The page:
(1) Since one kind of equality is identity or sameness, a stupid person who desires “equality” will tend to desire what we could call exactly-the-same-ness.  The problem with this is the context of the sexes, is that men and women are NOT the same, but rather different in fundamental ways.  This doesn’t mean, of course, that they should be treated unequally in the sense of unfairly, but remember, this is the stupid person’s reasoning we are going through.  “The only way to achieve equality is by sameness,” the stupid person reasons, “so equality requires that men and women be treated the same, and even more, that they be made the same. And since it is a moral imperative that they be made the same, they must really be the same, metaphysically. So we must ignore any evidence of natural difference, for example, biology, and indeed more than ignore it, condemn it as sexist.”

Since stupid people tend to equate equality with sameness, they also tend to equate difference with inequality, and so a great deal of modern feminism, as an ideology, advocates biological denialism. MOST PEOPLE who are principled egalitarians and want to see justice between the sexes (which is most people) are NOT signing up for an ideology that requires them to deny biology and other inconvenient parts of reality.  The dictionary definition of feminism does nothing to rule out the interpretation of equality as exactly-the-same-ness, which entails biology denialism specifically and more generally reality denialism.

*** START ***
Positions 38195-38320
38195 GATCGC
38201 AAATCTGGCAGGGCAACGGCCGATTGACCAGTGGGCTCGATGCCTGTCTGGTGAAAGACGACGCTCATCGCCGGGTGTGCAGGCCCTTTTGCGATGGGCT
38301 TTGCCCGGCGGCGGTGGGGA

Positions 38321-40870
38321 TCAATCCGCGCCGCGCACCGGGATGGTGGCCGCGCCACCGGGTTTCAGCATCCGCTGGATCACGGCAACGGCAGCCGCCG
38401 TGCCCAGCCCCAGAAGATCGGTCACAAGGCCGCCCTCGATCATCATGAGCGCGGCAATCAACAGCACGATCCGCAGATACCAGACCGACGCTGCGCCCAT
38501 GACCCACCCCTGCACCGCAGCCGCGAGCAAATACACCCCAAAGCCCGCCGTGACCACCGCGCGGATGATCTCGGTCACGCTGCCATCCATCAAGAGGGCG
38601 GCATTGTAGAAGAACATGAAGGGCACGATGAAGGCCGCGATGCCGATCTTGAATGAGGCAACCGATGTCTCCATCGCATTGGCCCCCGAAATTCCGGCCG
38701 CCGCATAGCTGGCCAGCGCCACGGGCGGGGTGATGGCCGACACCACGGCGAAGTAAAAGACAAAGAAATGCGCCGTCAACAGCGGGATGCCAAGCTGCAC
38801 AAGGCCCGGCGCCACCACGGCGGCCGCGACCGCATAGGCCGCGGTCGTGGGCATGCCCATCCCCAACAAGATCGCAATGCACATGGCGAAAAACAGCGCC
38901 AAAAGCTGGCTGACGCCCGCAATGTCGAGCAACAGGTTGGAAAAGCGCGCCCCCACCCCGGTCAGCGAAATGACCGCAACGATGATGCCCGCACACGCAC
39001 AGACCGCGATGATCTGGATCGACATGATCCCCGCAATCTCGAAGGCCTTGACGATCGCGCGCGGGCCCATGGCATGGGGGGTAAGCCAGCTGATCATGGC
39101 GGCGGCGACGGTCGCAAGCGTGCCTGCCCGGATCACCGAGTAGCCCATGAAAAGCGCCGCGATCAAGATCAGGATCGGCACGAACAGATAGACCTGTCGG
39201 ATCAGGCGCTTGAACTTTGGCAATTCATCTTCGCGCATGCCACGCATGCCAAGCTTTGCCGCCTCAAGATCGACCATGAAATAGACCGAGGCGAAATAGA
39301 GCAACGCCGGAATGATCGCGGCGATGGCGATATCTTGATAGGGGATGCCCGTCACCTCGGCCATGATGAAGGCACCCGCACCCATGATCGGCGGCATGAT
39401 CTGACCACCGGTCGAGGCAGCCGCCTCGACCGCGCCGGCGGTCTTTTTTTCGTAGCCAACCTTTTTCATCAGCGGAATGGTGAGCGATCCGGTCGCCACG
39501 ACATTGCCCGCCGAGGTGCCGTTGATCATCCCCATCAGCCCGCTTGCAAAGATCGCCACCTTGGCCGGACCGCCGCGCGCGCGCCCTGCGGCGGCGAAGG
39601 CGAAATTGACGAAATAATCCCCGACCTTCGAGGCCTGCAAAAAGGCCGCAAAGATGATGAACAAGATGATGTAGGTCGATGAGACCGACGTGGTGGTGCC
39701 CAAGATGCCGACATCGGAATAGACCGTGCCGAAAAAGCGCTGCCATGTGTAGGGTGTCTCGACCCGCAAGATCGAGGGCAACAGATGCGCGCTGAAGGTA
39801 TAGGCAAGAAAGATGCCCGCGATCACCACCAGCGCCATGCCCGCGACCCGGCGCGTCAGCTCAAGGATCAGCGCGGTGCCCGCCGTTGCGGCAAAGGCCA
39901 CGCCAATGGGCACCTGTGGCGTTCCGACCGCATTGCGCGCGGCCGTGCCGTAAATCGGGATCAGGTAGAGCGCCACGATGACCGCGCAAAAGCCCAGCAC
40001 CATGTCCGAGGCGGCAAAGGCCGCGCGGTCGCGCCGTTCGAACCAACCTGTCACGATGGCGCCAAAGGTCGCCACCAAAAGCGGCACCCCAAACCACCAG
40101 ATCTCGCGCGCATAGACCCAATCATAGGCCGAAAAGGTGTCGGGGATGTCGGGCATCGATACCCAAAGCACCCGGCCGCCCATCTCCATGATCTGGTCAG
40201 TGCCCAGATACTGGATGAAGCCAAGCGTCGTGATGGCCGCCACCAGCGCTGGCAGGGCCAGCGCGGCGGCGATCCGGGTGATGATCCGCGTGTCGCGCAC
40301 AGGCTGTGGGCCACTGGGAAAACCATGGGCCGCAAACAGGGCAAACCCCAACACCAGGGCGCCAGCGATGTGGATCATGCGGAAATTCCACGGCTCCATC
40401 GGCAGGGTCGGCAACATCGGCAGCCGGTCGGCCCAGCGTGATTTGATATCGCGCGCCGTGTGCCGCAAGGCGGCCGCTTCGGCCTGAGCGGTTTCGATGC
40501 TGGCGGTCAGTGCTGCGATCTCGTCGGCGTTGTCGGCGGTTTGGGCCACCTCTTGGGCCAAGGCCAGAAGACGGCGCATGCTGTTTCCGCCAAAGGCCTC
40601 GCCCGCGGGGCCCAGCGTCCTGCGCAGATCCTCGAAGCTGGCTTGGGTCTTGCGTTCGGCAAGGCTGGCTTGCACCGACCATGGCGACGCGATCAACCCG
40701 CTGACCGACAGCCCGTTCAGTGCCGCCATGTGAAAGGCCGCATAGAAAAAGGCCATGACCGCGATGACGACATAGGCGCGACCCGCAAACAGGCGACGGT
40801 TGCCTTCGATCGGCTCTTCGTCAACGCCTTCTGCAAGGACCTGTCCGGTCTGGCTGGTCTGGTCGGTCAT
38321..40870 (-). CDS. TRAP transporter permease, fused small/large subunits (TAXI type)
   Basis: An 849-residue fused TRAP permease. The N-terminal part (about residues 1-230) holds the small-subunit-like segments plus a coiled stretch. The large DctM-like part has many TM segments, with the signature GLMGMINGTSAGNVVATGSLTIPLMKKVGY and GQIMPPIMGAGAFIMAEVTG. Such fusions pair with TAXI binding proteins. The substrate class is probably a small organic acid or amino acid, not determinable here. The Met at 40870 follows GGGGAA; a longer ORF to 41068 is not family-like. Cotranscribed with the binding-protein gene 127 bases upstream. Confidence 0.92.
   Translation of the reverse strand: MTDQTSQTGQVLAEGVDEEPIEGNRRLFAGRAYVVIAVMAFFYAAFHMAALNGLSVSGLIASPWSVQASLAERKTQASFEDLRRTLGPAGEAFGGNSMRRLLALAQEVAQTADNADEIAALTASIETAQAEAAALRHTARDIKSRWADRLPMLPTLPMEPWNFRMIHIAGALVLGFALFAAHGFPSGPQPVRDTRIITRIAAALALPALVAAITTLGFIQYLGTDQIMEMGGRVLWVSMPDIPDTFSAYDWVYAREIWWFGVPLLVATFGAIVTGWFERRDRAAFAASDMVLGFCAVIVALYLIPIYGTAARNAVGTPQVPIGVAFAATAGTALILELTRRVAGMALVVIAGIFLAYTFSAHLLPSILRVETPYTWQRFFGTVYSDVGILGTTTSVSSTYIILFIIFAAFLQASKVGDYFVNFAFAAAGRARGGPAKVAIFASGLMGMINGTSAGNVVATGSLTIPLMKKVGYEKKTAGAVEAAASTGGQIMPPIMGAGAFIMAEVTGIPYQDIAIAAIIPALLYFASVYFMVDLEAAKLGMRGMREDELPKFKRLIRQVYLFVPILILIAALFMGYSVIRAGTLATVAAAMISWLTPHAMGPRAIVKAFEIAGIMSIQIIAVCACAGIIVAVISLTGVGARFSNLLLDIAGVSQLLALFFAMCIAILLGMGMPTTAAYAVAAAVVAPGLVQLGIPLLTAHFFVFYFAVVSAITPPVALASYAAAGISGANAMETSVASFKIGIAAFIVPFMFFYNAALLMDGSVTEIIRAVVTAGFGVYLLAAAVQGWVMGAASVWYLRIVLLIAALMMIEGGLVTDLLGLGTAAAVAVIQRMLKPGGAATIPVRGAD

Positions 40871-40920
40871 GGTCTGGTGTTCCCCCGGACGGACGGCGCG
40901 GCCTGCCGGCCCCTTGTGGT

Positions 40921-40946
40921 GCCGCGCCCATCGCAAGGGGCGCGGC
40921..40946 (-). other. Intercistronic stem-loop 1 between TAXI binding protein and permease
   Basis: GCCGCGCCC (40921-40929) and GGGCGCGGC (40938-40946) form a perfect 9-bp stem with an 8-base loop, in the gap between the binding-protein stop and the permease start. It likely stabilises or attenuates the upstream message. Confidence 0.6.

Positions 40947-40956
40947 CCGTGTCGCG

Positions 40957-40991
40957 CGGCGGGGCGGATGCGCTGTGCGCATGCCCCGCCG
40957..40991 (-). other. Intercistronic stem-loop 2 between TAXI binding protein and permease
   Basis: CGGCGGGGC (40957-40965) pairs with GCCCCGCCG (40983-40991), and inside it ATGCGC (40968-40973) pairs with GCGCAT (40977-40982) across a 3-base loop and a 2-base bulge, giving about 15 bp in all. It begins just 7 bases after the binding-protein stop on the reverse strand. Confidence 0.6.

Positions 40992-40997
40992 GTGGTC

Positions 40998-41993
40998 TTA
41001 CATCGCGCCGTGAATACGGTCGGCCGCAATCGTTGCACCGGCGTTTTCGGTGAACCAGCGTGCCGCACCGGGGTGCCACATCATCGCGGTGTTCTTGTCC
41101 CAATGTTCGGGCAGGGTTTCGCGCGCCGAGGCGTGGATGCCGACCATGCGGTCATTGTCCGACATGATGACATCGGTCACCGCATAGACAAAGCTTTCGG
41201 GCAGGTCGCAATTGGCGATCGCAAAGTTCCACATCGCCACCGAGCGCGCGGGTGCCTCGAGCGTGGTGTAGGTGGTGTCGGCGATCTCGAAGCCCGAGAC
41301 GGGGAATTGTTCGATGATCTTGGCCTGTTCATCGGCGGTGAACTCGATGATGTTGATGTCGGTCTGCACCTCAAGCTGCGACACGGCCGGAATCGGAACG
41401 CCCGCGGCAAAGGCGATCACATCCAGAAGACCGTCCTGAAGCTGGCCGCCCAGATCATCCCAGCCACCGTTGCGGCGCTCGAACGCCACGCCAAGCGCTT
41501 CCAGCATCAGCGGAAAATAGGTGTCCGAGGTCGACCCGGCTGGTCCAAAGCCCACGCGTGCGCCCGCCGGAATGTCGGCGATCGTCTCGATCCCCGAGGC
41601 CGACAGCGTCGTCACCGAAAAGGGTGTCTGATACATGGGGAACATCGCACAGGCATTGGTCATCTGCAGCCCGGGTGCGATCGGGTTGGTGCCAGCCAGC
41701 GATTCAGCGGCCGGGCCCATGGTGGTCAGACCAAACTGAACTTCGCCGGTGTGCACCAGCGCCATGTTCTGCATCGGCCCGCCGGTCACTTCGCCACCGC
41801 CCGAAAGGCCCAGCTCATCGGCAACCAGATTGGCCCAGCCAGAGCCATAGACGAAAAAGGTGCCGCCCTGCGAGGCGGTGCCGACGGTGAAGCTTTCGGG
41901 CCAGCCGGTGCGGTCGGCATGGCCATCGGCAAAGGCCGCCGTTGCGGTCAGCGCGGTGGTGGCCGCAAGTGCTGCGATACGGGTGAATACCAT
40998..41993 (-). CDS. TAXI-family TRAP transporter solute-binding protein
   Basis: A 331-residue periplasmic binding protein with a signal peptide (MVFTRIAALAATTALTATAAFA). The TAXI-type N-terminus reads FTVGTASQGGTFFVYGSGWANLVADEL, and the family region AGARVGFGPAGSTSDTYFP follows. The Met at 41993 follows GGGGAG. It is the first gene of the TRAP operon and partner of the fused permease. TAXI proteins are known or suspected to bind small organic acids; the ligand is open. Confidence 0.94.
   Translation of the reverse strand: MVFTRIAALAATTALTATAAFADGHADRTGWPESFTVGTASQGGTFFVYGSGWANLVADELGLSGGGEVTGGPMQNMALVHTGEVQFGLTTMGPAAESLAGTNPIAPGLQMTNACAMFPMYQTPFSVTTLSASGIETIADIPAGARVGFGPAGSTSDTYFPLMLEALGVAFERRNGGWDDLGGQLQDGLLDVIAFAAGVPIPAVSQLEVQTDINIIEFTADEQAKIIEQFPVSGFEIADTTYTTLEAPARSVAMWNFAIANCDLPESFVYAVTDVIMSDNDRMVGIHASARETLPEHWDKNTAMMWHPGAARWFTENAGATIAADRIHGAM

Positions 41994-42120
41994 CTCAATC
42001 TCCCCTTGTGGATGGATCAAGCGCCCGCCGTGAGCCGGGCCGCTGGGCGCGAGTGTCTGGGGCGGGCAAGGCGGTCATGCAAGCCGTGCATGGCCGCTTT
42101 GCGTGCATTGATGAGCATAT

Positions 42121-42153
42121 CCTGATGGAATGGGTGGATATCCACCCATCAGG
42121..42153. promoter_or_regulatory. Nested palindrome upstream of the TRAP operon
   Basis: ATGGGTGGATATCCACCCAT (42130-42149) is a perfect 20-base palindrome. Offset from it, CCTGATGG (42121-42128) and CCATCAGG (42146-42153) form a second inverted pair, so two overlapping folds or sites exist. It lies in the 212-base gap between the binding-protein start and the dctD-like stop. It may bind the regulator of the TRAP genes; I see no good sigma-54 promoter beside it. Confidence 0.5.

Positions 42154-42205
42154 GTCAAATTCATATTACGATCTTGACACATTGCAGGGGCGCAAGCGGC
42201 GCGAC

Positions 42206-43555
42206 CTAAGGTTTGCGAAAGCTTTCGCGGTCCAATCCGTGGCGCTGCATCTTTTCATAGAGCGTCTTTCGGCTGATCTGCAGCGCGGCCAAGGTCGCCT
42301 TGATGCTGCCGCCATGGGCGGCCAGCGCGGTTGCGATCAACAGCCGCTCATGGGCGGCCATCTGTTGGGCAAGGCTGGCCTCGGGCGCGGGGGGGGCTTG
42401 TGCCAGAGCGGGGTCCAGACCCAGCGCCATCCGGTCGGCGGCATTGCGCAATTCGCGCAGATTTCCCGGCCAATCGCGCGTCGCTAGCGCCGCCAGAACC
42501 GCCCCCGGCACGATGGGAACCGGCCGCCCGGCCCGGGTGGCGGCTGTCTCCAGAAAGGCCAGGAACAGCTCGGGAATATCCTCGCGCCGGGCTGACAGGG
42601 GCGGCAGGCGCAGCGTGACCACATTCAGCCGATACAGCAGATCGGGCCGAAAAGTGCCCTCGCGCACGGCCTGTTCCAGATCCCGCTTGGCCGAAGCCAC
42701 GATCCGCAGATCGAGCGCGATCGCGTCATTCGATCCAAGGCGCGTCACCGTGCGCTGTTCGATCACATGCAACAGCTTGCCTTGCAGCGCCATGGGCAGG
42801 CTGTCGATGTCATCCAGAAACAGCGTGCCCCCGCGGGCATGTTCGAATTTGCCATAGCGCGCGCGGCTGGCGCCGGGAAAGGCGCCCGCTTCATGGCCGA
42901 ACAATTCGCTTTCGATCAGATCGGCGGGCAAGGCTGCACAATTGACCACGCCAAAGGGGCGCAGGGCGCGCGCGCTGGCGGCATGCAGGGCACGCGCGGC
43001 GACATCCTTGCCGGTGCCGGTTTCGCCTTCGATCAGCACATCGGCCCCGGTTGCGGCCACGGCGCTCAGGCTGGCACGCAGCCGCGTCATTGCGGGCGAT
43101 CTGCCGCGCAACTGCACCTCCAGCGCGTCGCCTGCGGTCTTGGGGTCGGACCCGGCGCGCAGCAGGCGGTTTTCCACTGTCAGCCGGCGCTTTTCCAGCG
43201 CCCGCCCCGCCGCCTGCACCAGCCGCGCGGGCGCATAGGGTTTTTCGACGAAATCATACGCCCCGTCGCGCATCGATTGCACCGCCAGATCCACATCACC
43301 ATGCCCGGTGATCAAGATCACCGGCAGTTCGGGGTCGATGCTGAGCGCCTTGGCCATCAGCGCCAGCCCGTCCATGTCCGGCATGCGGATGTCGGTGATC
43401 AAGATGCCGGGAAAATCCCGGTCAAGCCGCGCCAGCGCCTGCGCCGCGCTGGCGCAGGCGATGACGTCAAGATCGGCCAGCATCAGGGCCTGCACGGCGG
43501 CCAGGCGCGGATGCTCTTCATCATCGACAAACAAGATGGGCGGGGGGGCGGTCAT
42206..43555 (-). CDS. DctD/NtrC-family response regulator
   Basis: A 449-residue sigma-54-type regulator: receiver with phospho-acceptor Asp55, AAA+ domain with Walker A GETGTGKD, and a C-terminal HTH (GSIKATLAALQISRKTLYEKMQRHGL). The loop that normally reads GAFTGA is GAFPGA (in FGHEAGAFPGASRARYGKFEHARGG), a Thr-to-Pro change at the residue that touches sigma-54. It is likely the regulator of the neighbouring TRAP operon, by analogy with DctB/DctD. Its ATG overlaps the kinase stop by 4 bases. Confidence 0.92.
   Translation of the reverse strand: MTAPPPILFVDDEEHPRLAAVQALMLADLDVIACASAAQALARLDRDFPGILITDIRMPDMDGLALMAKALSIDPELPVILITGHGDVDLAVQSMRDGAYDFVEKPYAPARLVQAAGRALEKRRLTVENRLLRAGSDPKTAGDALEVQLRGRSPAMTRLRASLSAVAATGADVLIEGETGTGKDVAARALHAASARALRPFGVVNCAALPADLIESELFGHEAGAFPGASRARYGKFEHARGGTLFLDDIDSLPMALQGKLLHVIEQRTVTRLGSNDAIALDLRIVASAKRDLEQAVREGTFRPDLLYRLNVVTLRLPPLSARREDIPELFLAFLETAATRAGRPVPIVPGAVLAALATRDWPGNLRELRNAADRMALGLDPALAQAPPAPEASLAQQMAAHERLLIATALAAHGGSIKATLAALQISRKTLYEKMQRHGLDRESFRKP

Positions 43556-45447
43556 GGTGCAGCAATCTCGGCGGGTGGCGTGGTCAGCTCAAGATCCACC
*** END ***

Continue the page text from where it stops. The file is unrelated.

(2) This one is also fairly obvious, given that it has been a point of contention in the West at least since Rousseau and the French Revolution, although it is probably more associated in the popular mind with Marx and Marxism.  I am of course talking about the distinction between equality of opportunity, which holds there ought to be a “level playing field” in which no one “begins the game” with any unearned or unfair advantages or disadvantages, and that, so long as the game isn’t rigged, and the players play fairly, justice has been satisfied, even if the outcomes of the players may be widely different; and equality of outcome, which holds that the game must be rigged to ensure that no one wins or loses, and indeed, no matter what the players do or fail to do, they obtain exactly the same results in the game.